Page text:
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UM3 Extruded Tons of Polycarbonate Above the Rubber Seal----Welp!

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Hi guys, my 2-month-old Ultimaker has just killed itself by extruding tons of polycarbonate above the rubber seal into the chamber that holds the two extruders. Looks like this:




How can I fix this?? And how can I prevent it in the future?

Details on what happened:

-The print went fine for the first 8 layers, then I left it. It was going to take 15 hours to complete

-What remained of the print showed a bit of warpage up from the brim, perhaps causing it to separate from the brim. Also, a few layers were shifted, so may be it got knocked off the brim from this layer shift.

-What remained of the "print" had come clean off the bed and fallen to the bottom of the printer.

-And, as you can see, the printer extruded so much polycarbonate into its chamber that it forced the door open, pushing the door into the print bed so hard that the y axis rod got forced out of its plastic holders! ;'(

Details on print settings:

-Printed polycarbonate filament at 275°C in a HardCore Solex, and Airwolf Hydrofill support material (great stuff BTW) in a BB 0.4mm. I'd made small parts with this combination before and was really impressed with the quality.

-I'd never changed the nozzle on the Solex, so it's not like I didnt' tighten it down enough and let plastic leak past the nozzle or something.

-Bed was at 115°C, and I used the plastic front door from the "advanced printing kit" (super overpriced BTW :(). Didn't cover the top of the printer, though maybe I should have.

-I used blue PEI coating from FlashForge printers over glass, and the polycarbonate raft stuck super well to that.

-I used a raft with 0mm airgap and 0mm z overlap after first layer for maximum adhesion between support and brim.

-There was a 0mm z gap between dissolvable support and polycarbonate. The support and printed objects stuck super well. (Support to raft: not so much, despite having a 0mm gap. WTF?).

-I printed with auto-level on, and anyways the first 8 layers were done perfectly, so there shouldn't have been any problems with the lifting mechanism for the support head.

-Layer height 0.15mm, print speed 40mm/s

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I call this the "self-destruct" feature in UM3.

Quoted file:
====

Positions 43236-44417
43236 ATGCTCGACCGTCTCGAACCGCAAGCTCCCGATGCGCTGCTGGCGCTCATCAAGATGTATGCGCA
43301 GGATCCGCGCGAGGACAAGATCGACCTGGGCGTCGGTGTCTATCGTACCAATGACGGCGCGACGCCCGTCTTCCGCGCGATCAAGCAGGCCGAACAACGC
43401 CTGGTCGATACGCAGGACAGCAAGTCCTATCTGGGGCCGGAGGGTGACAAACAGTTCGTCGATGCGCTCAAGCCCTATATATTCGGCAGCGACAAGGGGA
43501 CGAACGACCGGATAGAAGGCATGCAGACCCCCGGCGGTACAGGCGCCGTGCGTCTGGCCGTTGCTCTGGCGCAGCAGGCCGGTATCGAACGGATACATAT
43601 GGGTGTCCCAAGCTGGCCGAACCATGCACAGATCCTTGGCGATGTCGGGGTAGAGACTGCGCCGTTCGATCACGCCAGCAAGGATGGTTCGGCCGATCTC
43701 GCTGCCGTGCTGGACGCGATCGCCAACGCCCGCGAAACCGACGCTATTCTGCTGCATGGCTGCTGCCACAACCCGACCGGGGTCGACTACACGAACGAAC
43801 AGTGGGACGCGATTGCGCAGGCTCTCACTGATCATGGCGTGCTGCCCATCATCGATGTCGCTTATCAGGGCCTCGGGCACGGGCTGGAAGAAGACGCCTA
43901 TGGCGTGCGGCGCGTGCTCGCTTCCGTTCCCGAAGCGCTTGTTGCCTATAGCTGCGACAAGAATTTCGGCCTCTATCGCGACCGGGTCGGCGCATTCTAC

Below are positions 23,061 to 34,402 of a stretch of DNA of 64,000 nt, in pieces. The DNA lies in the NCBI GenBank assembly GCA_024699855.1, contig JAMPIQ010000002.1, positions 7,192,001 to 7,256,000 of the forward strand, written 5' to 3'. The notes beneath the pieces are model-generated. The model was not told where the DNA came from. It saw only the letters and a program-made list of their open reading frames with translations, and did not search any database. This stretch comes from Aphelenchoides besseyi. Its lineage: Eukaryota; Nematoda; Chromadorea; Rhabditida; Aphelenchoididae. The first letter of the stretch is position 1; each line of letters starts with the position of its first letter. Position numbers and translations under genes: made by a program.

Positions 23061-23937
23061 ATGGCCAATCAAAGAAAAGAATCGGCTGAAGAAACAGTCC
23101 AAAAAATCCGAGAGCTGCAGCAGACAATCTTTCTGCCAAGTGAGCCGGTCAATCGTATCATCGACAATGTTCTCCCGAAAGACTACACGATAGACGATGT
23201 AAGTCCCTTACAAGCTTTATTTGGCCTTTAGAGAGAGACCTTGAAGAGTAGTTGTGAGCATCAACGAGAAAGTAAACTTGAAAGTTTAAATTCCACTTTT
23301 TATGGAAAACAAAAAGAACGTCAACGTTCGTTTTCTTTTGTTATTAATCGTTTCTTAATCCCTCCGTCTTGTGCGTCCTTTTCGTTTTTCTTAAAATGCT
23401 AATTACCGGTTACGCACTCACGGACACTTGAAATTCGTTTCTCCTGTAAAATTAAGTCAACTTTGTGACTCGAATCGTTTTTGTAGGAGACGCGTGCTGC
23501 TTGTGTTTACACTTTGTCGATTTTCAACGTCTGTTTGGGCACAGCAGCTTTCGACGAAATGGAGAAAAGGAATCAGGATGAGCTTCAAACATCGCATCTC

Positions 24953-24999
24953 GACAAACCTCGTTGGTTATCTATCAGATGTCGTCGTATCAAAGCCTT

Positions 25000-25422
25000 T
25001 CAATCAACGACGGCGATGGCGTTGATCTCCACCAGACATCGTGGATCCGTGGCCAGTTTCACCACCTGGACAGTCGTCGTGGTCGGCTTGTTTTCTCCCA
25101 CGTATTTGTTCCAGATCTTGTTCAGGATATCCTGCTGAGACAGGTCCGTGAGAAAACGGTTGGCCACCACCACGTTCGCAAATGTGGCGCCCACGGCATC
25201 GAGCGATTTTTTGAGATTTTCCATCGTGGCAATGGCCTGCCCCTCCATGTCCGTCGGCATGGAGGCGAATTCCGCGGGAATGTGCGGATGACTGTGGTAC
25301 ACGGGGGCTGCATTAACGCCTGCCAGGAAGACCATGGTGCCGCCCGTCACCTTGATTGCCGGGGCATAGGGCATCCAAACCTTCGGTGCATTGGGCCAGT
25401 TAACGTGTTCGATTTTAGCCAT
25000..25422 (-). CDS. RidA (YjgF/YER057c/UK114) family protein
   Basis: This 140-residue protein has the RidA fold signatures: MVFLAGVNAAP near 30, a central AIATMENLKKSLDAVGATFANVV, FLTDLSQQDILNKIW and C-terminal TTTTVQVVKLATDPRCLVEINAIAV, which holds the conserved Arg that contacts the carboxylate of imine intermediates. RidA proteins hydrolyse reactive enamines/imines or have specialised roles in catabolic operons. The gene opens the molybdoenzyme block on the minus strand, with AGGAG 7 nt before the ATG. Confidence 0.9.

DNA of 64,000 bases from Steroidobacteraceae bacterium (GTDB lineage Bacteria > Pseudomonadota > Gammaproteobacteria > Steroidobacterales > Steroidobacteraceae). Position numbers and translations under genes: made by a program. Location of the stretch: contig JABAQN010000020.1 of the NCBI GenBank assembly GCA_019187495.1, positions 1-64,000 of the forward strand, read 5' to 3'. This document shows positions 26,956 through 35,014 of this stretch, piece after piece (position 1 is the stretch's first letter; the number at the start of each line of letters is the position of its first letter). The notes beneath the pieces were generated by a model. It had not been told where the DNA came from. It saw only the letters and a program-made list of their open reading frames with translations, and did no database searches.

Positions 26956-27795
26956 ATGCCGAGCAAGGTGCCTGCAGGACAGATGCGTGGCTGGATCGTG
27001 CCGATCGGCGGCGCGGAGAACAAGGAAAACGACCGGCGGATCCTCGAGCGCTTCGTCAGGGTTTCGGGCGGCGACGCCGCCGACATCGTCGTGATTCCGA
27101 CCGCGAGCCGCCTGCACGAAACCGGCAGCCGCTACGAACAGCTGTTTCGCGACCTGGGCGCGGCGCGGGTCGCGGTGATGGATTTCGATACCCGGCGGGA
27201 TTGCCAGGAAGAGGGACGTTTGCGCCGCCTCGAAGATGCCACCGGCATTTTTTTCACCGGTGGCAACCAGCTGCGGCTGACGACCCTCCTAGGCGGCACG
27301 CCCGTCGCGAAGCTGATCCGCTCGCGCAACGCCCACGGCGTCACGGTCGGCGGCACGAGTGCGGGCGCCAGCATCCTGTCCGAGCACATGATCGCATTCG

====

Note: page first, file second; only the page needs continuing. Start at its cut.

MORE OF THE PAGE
until I see some blog post , troubleshooting documentation regarding this problem, I assume it is just a design bug and they will not admit it.

sadly it happened to me with 2 different machines.

from my experience, if you are a big customer (more than 2 machines) the local rep will make some effort to fix your machine, if not, then ...

just sharing my pain and frustration







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I've printed thousands of parts and this has never happened. I think it happens when you are printing something that is wide and flat like a hockey puck and it comes loose from the bed and the head is pushing the object around.

If the part is tall and skinny this won't happen because it will instead create lots of spaghetti if the part falls over - but it won't get dragged around.

Anyway this video will show you how to keep your part from every coming loose which will prevent this from ever happening again. Mostly you need to ignore the auto leveling and the calibration card and instead level directly on the glass:

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It has happened to me twice. Once was as bad as pictured. the other time I got to it before it could be an issue.

But, the cause was as gr5 said. A flat piece had come loose and was being pushed around the plate. This made the filament get glued to that part and then just ooze up from there.

Once I got my parts sticking really, really well, no further issues.

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Thanks for the responses, guys. I'm glad I'm not the only one with this problem. Mine's even worse since the plastic was polycarbonate and not a low-temp one like PLA.

In my case, the raft stuck like a rock to the bed--it was hard to remove it even with a razor blade. BUT, the print separated from the raft very easily, despite a 0mm airgap! Any ideas on how to fix that?

And I agree, this sounds like a design flaw that Ultimaker just won't acknowledge. It's one thing for a print to fail. it's another for that failure to be so catastrophic as to ruin two expensive extruders and God only knows what else.

I emailed Ultimaker support about this and still haven't gotten a response :(

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Painfull that this happened to you.

Ultimaker has not tested the combination "polycarbonate filament at 275°C in a HardCore Solex, and Airwolf Hydrofill support ". We intensively test our own hardware and materials, and release Cura together with printing profiles to offer a reliable system.

We sell it as an open system, so our users are free to experiment outside the Ultimaker ecosystem of hardware and materials. But your mileage may vary of course.

Ultimaker introduced Breakaway support material this month. Maybe that works for you. Cura features have been added for optimal results, and printing profiles make it work out of the box for you.

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